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Nature gives to every time and season some beauties of its own." - Charles Dickens

Pacific County Attractions

Parent Category: Washington Counties
Created: 06 October 2014

Population: 21,000

Area: 1,223  square miles

County Seat: South Bend


Pacific County is located in the southwestern part of Washington State. The county was named after the Pacific Ocean which forms its western border. County’s southern border is formed by the Columbia River and Wahkiakum County. To the north, Pacific County borders with Grays Harbor County and to the east, with Lewis County. Long Beach Peninsula, which is 30 miles long, is the main distinctive feature of the county. Oystering and fishing, lumber and later cranberry farming, dairy farming and tourism are main industries of the county.

The area of the county is about 1,223 square miles and the population is about 21,000 people. County seat is South Bend and Raymond is the largest city.


First people in the future Pacific County were the Chinook Indians. There were more than 40 settlements here. These people spoke the Chinook language and traded with different tribes. They were great fishermen, salmon and oysters were main trade “products”.

It should be said that because of county’s location on the Pacific Ocean for many explorers who came here by sea this land was the first impression of the future state. The exploration of this land started in 1775 by Bruno Hereca.

In 1805, the Lewis and Clark expedition came to the Chinook’s village and stayed here for 18 days.


South Bend which is located on the Willapa River is Pacific County seat. It was founded in 1869. The main industries of the town were lumber and sawmill. In 1892 the town of South Bend became county seat. The population of the town is 1, 637 people. The town is known for its oysters and the most beautiful nature. South Bend is considered to be the Oyster Capital of the World. Today you will find numerous docks, fishing boats and crab-processing plants here.


Willapa National Wildlife Refuge

Willapa National Wildlife Refuge is found on Willapa Bay and is considered to be one of the most ancient estuaries in the country. At the same time Willapa Bay is the second largest estuary on the Pacific coast.

The main aim of the refuge is to preserve unique ecosystems of the region such as rain-drenched old growth forest, salt marshes, freshwater marshes, grasslands and dynamic coastal dunes and long beaches.

Many salmon species can be found here, among them are chinook, coho and chum. Such seabirds as brown pelicans come here from the ocean for summer and fall. Other important species include marbled murrelet, great blue herons, bald eagles and Brant. Old-grow forest and green grasslands are home for elk, bear, flying squirrels, bobcat, spotted owls, woodpeckers, silver-haired bats and Pacific tree frogs.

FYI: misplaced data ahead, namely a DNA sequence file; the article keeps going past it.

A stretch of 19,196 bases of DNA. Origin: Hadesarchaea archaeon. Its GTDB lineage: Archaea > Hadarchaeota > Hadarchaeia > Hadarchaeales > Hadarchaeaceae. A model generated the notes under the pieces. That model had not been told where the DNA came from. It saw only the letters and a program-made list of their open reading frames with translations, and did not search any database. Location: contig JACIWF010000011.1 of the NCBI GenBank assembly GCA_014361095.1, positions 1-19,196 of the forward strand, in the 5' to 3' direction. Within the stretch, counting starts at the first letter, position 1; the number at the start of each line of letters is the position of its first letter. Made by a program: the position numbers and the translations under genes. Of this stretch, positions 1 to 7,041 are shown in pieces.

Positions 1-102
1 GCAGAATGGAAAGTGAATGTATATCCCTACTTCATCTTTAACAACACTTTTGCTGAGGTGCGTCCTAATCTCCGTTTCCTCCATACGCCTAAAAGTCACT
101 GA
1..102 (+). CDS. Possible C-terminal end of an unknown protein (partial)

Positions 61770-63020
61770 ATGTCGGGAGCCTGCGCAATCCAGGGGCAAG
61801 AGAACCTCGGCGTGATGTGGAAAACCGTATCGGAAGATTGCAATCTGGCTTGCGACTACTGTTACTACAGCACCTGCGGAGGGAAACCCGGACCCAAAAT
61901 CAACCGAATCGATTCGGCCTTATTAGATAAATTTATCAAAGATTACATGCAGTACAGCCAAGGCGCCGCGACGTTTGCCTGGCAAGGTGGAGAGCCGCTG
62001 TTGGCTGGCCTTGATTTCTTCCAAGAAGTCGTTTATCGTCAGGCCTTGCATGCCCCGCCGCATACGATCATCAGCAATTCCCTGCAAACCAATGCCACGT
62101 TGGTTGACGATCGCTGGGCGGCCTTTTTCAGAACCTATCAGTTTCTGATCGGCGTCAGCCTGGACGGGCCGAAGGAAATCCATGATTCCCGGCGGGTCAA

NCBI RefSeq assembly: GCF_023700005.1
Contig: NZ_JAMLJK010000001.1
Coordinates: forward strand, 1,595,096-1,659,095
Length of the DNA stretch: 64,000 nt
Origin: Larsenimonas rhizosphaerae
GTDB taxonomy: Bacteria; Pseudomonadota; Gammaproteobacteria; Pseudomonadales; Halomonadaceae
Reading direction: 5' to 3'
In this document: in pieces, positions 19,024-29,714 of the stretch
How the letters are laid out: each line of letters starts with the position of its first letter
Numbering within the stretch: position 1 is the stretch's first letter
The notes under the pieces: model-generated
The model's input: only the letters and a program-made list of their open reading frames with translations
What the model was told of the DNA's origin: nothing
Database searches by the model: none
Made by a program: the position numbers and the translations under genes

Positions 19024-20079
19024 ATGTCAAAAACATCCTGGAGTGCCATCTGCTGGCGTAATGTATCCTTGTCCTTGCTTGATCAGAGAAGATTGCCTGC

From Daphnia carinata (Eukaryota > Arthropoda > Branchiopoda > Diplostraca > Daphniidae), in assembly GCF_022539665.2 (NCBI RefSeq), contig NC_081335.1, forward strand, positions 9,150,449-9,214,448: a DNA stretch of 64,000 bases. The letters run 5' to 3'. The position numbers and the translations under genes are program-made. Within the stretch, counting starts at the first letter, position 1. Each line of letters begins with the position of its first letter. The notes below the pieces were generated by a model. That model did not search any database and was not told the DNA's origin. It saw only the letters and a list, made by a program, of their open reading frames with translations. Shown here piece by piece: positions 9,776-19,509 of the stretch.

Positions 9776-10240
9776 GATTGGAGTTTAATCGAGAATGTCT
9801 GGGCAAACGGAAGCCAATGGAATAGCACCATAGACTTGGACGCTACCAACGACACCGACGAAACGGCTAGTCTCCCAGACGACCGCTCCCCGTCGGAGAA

Fort Columbia State Park

Fort Columbia State Park is a wonderful 593-acre historical park located along freshwater shoreline on the Columbia River. Here visitors will enjoy historical and original U.S. Army Coastal Artillery buildings, which were active 1896-1947. This area was explored by the Lewis and Clark expedition.

The park offers wonderful recreational possibilities, gorgeous views of the Columbia River estuary, 5-miles of hiking trails, wildlife viewing, picnicing and lots more.

Cape Disappointment State Park

Cape Disappointment State Park, which was known as Fort Canby State Park, is a 1,882-acre park located on the Long Beach Peninsula. This park has lots to offer to its visitors, including two miles of ocean beach, two lighthouses and miles of hiking trails. Tourist will surely enjoy wonderful beaches, ship watching, and stunning views of the Pacific Ocean, Columbia River, both lighthouses (North Head and Cape Disappointment Lighthouse). Well-maintained hiking trail take its visitors through old-growth forest, along lakes and marshes (both freshwater and saltwater), etc.

Long Beach

Long Beach is the main geographical feature of the county. It is located on the southwestern coast where the Columbia River flows into the Pacific Ocean. Long beach offers endless recreational possibilities from kayaking to wildlife and bird watching.

The third week of August is known here because it is the week when the Washington State International Kite Festival is held.

Another wonderful possibility to explore Long Beach is to go hiking along Discovery Trail, which stretches from Ilwaco to North Long Beach for eight miles.

Information: Marina Petrova

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